The title of Kiki Smith’s exhibition refers to that particular hour when day becomes night, that moment when the dog must protect the sheep and when the wolf makes use of the darkness to come out of the wood!
All of Kiki Smith's art works oscillate between light and darkness, evolve from the quiet nature towards the untamability of certain animals, enter the world of the night, that particular moment when pleasure and fear come together.
Sometimes, the artist speaks without any taboos of the bestiality hiding in humanity. She reveals our unfathomable fears, what is haunting the depths of our intimacy and what we would like to keep hidden. Sometimes, she juxtaposes fragments of images of her body in disturbing positions or of female organs, in an attempt to undermine the traditional representations of the stereotypical image of a woman.
However, by screaming at the moon, the wolf – just like Kiki Smith - also refers to its strength; that of the spiritual energy and of the unconsciousness to which universal knowledge is accessible. They both get connected with the world, its myths and symbols, as well as with the laws of nature.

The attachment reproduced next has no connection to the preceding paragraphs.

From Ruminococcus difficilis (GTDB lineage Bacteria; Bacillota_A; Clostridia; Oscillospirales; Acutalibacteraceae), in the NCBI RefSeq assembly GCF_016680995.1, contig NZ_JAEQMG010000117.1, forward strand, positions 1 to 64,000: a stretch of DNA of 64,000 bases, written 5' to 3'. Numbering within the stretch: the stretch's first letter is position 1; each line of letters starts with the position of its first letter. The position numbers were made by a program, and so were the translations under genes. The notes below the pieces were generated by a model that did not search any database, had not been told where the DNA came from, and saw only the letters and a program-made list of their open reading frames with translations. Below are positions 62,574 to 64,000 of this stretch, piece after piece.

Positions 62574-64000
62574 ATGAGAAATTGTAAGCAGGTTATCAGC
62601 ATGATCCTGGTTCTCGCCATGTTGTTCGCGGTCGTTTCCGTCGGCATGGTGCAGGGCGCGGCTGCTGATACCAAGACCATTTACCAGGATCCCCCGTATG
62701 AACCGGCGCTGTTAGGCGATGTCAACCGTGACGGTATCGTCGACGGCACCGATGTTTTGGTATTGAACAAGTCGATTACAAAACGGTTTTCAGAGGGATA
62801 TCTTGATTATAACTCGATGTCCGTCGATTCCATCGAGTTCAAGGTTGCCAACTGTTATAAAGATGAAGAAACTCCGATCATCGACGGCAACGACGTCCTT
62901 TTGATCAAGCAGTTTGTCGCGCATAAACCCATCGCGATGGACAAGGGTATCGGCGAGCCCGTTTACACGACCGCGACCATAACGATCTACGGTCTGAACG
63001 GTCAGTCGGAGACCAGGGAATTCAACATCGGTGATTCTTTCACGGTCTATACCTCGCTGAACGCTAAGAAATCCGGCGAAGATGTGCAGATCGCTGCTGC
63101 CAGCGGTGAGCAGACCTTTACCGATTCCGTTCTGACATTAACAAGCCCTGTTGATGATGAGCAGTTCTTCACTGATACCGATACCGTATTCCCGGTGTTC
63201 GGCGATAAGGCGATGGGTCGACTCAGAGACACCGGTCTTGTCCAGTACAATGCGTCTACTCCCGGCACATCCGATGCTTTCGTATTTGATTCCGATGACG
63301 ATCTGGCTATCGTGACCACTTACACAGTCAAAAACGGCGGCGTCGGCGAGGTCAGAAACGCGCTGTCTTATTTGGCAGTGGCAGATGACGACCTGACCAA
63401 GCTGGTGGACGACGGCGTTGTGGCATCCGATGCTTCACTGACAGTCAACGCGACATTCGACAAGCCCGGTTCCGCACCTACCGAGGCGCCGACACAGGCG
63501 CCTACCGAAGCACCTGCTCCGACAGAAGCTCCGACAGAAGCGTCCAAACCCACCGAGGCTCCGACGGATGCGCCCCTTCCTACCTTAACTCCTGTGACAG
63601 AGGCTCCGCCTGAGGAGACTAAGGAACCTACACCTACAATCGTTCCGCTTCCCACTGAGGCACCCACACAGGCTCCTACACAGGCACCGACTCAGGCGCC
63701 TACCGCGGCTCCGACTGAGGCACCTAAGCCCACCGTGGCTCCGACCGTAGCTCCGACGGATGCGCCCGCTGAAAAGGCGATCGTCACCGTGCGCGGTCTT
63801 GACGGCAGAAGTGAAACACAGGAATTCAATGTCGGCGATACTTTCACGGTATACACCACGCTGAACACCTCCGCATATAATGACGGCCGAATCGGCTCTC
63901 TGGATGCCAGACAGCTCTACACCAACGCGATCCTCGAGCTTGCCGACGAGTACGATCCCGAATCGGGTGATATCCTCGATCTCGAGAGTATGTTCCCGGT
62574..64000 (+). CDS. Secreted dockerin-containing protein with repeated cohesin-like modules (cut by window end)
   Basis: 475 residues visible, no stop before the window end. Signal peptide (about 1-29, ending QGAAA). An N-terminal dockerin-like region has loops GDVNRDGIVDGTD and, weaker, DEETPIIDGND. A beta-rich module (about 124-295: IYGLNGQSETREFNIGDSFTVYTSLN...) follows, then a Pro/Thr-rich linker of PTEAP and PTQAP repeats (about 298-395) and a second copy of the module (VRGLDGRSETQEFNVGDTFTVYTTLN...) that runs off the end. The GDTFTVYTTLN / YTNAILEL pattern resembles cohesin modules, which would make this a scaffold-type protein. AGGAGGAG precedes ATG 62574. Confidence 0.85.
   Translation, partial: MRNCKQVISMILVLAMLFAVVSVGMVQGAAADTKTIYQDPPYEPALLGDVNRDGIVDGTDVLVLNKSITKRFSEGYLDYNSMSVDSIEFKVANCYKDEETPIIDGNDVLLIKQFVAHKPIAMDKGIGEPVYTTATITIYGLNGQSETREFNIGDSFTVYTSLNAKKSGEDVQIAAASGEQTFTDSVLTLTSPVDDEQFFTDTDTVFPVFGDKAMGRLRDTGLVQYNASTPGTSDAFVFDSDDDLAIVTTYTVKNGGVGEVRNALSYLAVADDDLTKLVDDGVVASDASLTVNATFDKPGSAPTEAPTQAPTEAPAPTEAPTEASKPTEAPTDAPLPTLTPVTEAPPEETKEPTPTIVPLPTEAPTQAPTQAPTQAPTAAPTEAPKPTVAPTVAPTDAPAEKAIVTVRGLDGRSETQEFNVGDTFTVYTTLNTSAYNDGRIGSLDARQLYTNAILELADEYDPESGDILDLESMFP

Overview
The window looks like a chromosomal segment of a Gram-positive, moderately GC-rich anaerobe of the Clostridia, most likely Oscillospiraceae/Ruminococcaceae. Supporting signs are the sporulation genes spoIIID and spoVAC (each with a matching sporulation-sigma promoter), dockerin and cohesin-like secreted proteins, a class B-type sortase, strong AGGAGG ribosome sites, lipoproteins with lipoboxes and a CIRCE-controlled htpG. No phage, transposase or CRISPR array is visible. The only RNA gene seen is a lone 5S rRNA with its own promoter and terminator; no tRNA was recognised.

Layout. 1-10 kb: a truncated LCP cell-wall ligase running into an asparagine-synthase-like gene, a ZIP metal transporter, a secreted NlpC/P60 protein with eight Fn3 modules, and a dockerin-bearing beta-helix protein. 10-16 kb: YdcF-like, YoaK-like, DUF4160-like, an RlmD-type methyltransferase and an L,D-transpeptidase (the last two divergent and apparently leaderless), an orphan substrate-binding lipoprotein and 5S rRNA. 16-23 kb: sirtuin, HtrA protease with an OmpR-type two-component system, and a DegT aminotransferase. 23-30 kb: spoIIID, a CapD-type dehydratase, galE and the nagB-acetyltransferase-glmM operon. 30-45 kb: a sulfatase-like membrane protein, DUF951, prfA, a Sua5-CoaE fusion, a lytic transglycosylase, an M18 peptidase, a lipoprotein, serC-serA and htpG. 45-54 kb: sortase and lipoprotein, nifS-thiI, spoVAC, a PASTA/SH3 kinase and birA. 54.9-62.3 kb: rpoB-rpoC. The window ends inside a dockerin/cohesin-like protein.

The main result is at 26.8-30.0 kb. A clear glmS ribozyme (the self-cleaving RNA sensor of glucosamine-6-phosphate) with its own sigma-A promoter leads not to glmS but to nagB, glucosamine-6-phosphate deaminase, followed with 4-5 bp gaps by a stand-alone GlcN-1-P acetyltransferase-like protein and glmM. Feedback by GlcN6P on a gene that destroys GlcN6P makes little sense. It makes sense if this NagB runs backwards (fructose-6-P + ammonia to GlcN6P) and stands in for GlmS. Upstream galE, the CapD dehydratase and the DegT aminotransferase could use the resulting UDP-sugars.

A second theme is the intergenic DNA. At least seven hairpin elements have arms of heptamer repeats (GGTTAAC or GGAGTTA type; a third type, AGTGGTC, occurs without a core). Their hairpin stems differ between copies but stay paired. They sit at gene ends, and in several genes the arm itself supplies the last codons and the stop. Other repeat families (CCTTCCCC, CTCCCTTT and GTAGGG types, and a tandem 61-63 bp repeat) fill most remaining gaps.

After all, the blue hour, another metaphor of this uncertain interval between day and night, is also considered the best hour to smell the scent of flowers and to hear the birds sing. In many of her most recent works, Kiki Smith tries to capture and translate this ephemeral symphony; it’s an allegory of a world in which concord and serenity would reign for a brief moment.